Statistics of Gambling: Units of Likelihood

 

Despite the growing popularity of gaming, its math remains poorly documented. This must be owed in part to the fact that many players prefer to handicap qualitatively, so hard numbers are not important. As computational methods become more accessible, quantitative handicapping is sure to gain popularity.

The “Line,” the most common unit in wagering, is not a good mathematical object. Functions that convert other measures of likelihood, such as Probability, to Line are, to use a mathematical term, “discontinuous.” An alternate unit, “Cent Line Residual,” or just “Residual,” derives directly from the line, and can act as a good middleman between conversions. We also introduce “Cushion,” which is a function of two variables: the probability the handicapper has assigned to some outcome, and the Residual payout offered for the success of that outcome.

 

The Units

 

Probability -- Symbol: P. Units: unitless. Definition: Average number of successful occurrences divided by the average number of total occurrences if sampled an infinite number of times. Appearance: A number, as a decimal or fraction, that must be between zero and one. Examples: 0.6250, 5/8.

Expectation -- Symbol: E. Units: unitless. Definition: Average number of net successes (number of successes minus number of losses) divided by the average number of total occurrences if sampled an infinite number of times. Appearance: A number, as a decimal or fraction, that must be between negative one and one. Examples: -0.3333, 2/5.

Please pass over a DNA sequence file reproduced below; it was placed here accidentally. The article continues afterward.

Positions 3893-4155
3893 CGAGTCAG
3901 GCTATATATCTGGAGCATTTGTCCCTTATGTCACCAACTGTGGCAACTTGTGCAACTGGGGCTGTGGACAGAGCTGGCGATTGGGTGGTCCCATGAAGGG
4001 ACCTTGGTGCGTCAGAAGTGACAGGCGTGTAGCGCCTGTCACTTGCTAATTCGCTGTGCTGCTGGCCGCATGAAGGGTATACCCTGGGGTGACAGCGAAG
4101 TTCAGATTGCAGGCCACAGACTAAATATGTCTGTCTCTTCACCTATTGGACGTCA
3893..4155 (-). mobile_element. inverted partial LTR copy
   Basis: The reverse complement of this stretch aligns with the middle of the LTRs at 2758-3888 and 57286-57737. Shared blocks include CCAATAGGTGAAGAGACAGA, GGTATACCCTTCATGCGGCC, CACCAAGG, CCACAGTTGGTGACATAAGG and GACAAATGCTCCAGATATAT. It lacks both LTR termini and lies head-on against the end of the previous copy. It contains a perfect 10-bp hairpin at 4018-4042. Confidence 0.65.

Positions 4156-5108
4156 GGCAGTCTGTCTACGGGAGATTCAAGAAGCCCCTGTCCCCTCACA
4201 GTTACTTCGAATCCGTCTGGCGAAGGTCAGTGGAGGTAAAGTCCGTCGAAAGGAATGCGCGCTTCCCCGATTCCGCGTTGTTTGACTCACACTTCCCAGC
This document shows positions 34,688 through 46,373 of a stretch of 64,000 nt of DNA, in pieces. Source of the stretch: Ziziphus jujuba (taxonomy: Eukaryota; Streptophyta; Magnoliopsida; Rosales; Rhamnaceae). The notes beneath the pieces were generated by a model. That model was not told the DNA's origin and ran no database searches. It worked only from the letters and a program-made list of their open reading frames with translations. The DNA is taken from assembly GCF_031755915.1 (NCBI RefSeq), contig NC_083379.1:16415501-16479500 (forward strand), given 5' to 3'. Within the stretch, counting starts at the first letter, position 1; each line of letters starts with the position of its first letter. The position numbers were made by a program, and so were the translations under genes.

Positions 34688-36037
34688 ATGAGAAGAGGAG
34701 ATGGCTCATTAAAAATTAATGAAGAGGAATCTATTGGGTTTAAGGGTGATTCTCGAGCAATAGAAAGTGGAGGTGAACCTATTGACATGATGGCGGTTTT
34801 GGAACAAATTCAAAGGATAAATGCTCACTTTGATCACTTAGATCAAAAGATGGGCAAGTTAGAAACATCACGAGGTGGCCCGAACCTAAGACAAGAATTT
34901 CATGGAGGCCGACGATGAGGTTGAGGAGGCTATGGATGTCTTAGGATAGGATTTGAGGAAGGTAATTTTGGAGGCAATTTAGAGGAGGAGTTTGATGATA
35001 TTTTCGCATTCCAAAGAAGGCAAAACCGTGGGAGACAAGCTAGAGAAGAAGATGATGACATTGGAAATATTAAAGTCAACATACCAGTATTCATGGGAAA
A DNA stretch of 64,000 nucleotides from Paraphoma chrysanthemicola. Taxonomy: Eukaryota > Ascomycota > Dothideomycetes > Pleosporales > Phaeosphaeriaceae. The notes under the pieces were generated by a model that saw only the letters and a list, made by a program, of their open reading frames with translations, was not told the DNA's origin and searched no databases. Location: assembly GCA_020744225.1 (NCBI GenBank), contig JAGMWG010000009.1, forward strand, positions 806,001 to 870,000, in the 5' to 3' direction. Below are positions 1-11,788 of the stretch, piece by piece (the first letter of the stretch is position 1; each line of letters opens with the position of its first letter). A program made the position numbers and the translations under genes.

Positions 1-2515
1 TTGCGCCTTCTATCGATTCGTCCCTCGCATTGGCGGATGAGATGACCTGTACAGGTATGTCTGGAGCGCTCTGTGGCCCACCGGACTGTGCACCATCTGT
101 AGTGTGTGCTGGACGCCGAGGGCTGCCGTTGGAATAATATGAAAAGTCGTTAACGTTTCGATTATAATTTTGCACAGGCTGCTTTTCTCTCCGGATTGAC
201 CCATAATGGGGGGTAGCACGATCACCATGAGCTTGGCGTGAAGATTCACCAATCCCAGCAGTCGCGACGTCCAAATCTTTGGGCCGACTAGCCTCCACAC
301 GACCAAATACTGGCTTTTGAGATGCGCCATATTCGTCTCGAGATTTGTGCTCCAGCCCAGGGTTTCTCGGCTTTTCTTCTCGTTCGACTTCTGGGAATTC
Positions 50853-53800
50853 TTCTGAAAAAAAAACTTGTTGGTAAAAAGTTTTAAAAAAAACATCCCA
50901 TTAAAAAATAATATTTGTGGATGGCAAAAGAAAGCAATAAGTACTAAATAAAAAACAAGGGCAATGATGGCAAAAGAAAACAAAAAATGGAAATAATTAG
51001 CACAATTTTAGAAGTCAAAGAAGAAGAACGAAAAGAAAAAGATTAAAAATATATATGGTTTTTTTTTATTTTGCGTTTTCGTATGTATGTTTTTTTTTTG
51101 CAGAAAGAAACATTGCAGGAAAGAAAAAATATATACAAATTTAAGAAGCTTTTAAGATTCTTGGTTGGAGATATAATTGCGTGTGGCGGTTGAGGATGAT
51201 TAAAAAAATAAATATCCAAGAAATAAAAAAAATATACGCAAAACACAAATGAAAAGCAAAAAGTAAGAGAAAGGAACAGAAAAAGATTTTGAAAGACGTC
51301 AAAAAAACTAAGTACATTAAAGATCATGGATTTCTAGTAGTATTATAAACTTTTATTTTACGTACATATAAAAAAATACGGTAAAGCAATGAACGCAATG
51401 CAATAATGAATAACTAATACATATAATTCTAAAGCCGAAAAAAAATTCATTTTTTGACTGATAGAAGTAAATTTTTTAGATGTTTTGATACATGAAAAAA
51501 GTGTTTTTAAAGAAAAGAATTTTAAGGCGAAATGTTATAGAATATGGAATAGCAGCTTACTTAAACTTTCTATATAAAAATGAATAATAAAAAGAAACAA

Line -- Symbol: L. Units: money. Definition: If negative, the amount in dollars credited to wagerer to win $100 (a negative credit is a debt); if positive, the net amount in dollars credited to wagerer for a success for a stake of $100. Appearance: Usually a whole number. Either less than negative one-hundred or greater than or equal to positive one-hundred. Examples: -120, 200, -380, 102.

Chance -- Symbols: S, N. Units: Unitless. Definition: Same as Probability. Appearance: Typically whole positive numbers -- separated by "in". Examples: 5 in 100, 2 in 3, 1 in a million.

Odds -- Symbols: F, S. Units: Unitless. Definition: Average number of failures compared to average number of successes if sampled an infinite number of times. Appearance: Typically whole positive numbers -- separated by "to". Examples: 5 to 95, 2 to 1, 1 to 999,999.

Residual -- Symbol: R. Units: money. Definition: If negative, Line plus one-hundred; if positive, Line minus one-hundred. Appearance: Usually a whole number. Examples: -20, 100, -280, 2. Note: Only used here.

Cushion -- Symbol: Z. Units: money. Definition: The ideal difference, relative to a risk of $100, in dollars, between two differing Lines auguring the same event. Appearance: A number, sometimes whole, or sometimes carried out to a couple of decimal places for accuracy. Examples: -20, 18.5, -3.82, 34.

 

Conversions

 

Probability from Expectation:

Example: If Expectation is 0, then P = ( 0 + 1 ) / 2 = 1 / 2 = 0.5. (graph)

 

Probability from Line:

Favorite Dog

Example: If Line is -180, this is a favorite, so P = -180 / ( -180 - 100 ) = -180 / -280 = 0.6429... If Line is 115, this is an underdog, so P = 100 / ( 115 + 100 ) = 0.4651... (graph)